I planned to get the Rio room if I made it deep in the main event, but other than that I was staying at the Wynn, where I have a special deal: I don't win and they don't kick me out.
The big improvement this year wasn't Harrah's doing: Nevada made smoking indoors illegal, except for casinos, bars, strip clubs, and brothels. As a result, the noxious clouds were even farther from the action than last year. People were supposed to go outside to smoke, and largely did. They even had big fans to blow the smoke away.
I never did get a straight answer as to why Harrah's 86'ed me. As soon as I got to talk with Tom Jenkin, who is in charge of all the Vegas properties, he immediately realized it was a mistake and reinstated me within hours. My suspicion is that some managers within Caesars Palace simply did not want to risk my hitting even more big jackpots and making their numbers look even worse. But really, to send me a certified letter warning me off the premises when I'd been coming to Caesars Palace for 25 years without a problem -- it just boggles the mind. But Tom assured me nobody thought I did anything wrong and if I hit four more royal flushes tomorrow, I'd be perfectly OK with him.
So that being settled, I went on to enter 10 of the preliminary events. I played with some cool people, including Ross "Rocky" Boatman, Liz Lieu, and Andrew Prock (right), author of the excellent PokerStove software. We had met last year at BARGE, but previously had exchanged posts on rec.gambling.poker in which he had referred to me as a "rich dilettante." I corrected him, as I prefer to be called a rich, arrogant dilettante, and he graciously assented. Andrew is a pleasure to play with, witty and trenchant. I hope to be on his left next time.
The tournaments were grueling. I like to play poker for a few hours, not all day and all night, but the schedule demanded play until two or three in the morning every day, provided I was still in, which I often was. I don't know how guys like Chris "Jesus" Ferguson, shown here after winning a high-stakes pool match, have done it year after year. Frankly it reminds me of my time at Harvard: I loved being around the people if only I didn't have to put up with all those damned classes. Other than an amusing table assignment one day (left), most of the events felt more like drudgery than fun. Of course I'm sure if I ever made a final table that would be a lot more exciting than busting out after 10 or 15 hours of play with nothing to show for it but a $10 food comp.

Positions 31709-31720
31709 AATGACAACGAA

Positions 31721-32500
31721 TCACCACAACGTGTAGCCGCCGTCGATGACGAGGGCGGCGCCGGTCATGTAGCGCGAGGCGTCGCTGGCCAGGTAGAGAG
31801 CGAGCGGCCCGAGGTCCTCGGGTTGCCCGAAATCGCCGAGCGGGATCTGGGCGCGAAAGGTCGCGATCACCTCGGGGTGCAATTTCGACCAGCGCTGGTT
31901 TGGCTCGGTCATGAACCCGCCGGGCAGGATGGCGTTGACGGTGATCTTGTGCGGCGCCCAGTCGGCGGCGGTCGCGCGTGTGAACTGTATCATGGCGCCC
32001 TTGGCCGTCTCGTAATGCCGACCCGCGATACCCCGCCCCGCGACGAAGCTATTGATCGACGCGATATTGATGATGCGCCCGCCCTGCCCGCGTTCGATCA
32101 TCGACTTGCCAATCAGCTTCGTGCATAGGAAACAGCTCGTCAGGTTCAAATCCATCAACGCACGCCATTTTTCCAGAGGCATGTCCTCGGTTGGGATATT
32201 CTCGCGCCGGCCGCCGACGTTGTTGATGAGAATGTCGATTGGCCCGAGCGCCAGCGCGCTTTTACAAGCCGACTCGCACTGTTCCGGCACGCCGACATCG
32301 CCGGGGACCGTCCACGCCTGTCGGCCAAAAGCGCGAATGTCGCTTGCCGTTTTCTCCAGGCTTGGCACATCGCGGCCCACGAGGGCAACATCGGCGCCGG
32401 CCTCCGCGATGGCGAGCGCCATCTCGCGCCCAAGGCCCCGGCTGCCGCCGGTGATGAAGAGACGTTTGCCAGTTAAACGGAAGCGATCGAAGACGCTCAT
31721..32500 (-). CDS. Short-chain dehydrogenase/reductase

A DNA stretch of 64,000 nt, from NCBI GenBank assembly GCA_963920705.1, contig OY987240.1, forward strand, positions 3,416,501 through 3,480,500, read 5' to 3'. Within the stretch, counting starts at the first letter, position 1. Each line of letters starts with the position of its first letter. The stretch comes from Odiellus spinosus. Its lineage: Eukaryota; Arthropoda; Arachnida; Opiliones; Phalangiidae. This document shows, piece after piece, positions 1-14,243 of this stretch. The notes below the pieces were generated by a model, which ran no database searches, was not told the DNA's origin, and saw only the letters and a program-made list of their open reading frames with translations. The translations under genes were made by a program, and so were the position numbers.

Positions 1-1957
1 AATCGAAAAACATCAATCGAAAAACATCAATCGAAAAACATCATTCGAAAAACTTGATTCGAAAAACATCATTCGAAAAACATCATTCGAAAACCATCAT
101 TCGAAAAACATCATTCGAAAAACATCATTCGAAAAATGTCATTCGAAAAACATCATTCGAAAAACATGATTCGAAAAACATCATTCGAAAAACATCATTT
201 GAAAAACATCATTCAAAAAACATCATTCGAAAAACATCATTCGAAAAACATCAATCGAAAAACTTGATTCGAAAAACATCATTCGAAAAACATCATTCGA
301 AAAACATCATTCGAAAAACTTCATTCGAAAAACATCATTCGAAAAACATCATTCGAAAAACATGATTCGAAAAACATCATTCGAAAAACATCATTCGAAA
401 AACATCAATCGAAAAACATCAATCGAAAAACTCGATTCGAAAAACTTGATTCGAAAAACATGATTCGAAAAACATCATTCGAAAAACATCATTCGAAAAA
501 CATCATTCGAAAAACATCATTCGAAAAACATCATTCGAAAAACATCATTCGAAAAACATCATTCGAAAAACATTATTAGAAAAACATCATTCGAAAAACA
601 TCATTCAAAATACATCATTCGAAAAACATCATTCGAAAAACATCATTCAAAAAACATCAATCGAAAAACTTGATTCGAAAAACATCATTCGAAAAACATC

I staked my 21-year-old buddy Kyle Ray to his first WSOP event, the $1500 mixed hold 'em, and he brought home a nice cash. He's a very serious student of the game and I expect great things of him.
What I was looking forward to the most was hanging out with the math team: Bill Chen and Jerrod Ankenman, who co-authored the bible of game theory as applied to poker, The Mathematics of Poker, Terrence Chan, and Matt Hawrilenko. These guys are all phenomenal poker players and a lot of fun to hang out with.
I had dinner with Matt, Terrence, and Terrence's new girlfriend Laren at the Country Club at Wynn. Country Club may be my favorite restaurant in town now. They do the steaks charcoal-broiled with a salt rub, but given that I'm eating healthy these days I appreciate the one or two fish dishes they always offer. The service is personal and attentive and the wine list, like the menu, is small but very high quality. We had the last bottle of the Penner-Ash Syrah. Matt approved.